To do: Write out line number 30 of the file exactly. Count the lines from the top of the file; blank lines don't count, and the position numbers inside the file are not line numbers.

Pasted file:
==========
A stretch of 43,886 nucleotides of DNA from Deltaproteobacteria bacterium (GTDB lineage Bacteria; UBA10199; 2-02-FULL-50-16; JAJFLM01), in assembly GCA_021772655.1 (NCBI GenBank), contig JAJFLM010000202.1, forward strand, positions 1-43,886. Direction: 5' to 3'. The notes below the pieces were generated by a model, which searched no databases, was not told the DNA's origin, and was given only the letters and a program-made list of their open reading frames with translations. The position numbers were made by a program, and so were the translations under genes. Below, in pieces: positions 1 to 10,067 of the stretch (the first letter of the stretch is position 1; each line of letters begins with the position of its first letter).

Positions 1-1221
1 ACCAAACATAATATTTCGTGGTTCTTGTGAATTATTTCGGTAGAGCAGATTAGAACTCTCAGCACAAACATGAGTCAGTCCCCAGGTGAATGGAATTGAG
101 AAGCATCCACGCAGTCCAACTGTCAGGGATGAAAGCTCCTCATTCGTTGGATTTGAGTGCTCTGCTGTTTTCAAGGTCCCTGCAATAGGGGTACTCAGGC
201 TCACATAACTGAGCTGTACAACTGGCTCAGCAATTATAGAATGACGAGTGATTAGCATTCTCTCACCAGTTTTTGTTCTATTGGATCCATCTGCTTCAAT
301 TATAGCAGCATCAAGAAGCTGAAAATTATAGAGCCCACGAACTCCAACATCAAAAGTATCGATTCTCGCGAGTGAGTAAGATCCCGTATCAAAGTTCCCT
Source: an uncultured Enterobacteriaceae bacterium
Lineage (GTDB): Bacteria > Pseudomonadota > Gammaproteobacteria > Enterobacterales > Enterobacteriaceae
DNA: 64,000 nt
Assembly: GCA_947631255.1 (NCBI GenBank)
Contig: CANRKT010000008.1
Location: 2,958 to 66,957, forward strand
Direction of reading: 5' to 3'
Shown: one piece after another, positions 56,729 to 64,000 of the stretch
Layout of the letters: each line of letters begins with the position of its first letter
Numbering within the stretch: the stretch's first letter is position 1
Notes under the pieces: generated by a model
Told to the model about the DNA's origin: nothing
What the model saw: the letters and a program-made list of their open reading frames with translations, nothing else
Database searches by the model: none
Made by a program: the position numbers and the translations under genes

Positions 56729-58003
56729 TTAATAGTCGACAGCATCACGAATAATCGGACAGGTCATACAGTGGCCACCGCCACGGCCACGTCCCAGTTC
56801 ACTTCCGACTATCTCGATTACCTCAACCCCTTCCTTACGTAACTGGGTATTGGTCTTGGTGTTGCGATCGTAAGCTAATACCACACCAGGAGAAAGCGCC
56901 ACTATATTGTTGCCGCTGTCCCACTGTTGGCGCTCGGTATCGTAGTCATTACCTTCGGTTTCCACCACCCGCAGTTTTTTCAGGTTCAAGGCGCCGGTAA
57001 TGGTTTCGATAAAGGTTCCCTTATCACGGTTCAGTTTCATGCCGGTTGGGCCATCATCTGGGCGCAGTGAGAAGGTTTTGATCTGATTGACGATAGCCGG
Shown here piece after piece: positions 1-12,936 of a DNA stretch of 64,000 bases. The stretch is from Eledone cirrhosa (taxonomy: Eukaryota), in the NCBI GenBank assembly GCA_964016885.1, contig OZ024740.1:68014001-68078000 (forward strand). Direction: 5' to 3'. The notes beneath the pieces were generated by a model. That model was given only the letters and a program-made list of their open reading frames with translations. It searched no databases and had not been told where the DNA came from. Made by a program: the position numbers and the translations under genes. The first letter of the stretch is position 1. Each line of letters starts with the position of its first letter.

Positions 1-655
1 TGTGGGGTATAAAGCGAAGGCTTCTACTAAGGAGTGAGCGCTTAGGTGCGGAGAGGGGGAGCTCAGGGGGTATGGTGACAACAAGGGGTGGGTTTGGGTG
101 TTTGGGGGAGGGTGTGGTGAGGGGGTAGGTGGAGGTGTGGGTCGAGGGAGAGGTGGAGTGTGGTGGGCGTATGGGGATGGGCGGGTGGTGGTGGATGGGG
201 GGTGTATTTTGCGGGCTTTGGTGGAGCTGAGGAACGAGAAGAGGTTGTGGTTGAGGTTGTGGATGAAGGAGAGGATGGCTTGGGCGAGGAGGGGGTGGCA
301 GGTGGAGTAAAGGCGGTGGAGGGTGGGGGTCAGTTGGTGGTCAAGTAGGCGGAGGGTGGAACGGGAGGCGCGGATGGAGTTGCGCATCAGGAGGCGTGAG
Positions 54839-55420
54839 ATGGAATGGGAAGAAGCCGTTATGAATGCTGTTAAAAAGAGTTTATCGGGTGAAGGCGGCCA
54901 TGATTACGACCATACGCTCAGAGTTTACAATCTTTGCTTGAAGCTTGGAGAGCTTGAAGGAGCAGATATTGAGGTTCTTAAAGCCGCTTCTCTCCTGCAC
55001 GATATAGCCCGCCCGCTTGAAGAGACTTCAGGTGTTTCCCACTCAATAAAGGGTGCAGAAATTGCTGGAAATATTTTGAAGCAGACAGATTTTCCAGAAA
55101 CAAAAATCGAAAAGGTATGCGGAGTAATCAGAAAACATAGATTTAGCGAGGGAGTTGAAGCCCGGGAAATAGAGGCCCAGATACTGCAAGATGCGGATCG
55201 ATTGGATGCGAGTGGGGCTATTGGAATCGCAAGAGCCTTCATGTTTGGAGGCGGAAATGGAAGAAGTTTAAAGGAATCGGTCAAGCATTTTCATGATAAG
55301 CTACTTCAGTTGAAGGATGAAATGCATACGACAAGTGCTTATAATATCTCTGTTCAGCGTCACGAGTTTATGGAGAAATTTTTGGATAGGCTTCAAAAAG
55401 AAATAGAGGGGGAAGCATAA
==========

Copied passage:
101 TTTGGGGGAGGGTGTGGTGAGGGGGTAGGTGGAGGTGTGGGTCGAGGGAGAGGTGGAGTGTGGTGGGCGTATGGGGATGGGCGGGTGGTGGTGGATGGGG